One of the larger such outfits at an ARL library, ECDS remains agile by leveraging the strengths and resources it enjoys as part of a merged library and IT organization, as well as by fostering partnerships—something already practiced in one of its earlier iterations. A combination of both “hard” and “soft” funding also allows for agility in hiring and equipping ECDS projects. As a result, innovation and experimentation are strongly encouraged, with project proposals welcomed on a rolling basis.
Staffing and Services
ECDS brings together a diverse array of specialists who collaborate on developing innovations in digital scholarship, including expertise in the following areas:
- Network, statistical, and text analysis
- Digital pedagogy
- Digital publishing
- GIS and mapping
- Multimedia production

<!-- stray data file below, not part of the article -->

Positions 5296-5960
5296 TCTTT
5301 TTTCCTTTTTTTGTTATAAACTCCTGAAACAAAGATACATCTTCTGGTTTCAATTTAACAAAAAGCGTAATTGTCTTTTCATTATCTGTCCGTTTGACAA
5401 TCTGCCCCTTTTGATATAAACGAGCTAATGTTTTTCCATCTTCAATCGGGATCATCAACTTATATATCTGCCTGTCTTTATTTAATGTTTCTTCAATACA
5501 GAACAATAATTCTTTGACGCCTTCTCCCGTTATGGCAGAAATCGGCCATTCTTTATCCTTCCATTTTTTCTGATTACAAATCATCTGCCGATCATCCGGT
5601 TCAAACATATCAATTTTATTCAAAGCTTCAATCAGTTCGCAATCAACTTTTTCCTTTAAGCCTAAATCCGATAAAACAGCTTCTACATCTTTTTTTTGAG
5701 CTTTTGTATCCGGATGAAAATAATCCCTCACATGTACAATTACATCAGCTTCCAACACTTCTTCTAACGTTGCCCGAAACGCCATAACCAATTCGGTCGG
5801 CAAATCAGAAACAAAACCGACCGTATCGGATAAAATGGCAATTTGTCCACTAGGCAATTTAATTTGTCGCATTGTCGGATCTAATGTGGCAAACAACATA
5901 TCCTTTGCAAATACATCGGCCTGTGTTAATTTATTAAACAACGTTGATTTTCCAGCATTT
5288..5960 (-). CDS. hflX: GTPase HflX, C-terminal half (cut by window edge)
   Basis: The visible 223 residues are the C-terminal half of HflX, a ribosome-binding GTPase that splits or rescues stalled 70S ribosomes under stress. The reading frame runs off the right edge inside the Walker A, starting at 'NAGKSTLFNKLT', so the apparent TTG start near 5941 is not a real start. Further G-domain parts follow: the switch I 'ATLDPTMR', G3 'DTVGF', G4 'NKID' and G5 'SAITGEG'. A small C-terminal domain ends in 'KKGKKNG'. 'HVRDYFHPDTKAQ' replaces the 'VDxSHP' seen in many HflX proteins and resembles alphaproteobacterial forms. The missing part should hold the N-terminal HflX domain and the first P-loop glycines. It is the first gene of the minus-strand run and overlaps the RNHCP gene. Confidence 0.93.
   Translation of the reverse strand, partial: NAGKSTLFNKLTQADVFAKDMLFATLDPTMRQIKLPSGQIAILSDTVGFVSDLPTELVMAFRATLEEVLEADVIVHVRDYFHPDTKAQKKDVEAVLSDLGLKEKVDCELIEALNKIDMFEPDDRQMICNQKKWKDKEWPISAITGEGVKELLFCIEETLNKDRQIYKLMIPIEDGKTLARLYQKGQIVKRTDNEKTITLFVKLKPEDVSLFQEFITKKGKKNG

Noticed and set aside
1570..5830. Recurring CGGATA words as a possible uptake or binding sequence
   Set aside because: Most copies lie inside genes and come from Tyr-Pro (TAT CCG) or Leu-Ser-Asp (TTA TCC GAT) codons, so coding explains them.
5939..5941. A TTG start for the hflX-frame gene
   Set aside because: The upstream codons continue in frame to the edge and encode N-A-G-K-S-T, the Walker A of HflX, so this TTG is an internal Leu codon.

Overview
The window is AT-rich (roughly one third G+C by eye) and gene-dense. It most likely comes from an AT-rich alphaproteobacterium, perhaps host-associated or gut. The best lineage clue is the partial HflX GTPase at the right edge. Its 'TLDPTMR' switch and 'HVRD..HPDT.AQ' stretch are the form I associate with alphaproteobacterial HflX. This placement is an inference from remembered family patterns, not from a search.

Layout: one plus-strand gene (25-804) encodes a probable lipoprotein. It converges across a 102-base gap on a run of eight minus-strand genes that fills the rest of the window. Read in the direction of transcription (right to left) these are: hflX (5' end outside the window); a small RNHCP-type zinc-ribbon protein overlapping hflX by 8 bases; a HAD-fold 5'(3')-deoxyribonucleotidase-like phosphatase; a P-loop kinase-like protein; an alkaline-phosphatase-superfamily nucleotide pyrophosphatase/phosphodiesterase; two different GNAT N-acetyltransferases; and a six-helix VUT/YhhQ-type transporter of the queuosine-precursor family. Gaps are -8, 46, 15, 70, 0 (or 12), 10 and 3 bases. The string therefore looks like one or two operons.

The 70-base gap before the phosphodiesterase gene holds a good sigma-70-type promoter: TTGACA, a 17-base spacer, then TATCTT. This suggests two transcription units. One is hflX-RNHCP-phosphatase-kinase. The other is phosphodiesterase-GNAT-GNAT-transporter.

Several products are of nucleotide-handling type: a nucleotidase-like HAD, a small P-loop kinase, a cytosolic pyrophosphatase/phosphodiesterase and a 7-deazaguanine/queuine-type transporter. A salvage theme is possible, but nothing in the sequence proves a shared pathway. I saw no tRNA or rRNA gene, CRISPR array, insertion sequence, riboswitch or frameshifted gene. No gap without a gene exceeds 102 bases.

- Online exhibitions
- Virtual and augmented reality
Staff roles at the ECDS run from digital scholarship strategist, digital text specialist, educational analyst, geographer, and GIS specialist, to head of data services, outreach coordinator, special project liaison, systems lead, training coordinator, UI/UX software engineer, video producer, and visual information specialist. In short, the center houses a robust complement of expertise under one roof upon which Emory faculty, students, staff, and local community members can draw as they pursue their digital scholarship goals. ECDS staff serve as: consultants and digital scholarship support for research projects, data visualizations, digital publications, and online exhibitions; digital pedagogy experts, assisting faculty with integrating DS tools and methods into their courses and assignments; and instructors, offering certificates in, for example, Digital Scholarship and Media Studies. To help manage the diverse workload and encourage ongoing learning, the ECDS makes its project proposal guidelines and process transparent online, posts resources for developers on GitHub and highlights several open source initiatives on its website, and maintains the “self-service” Project Management for the Digital Humanities (PM4DH) website.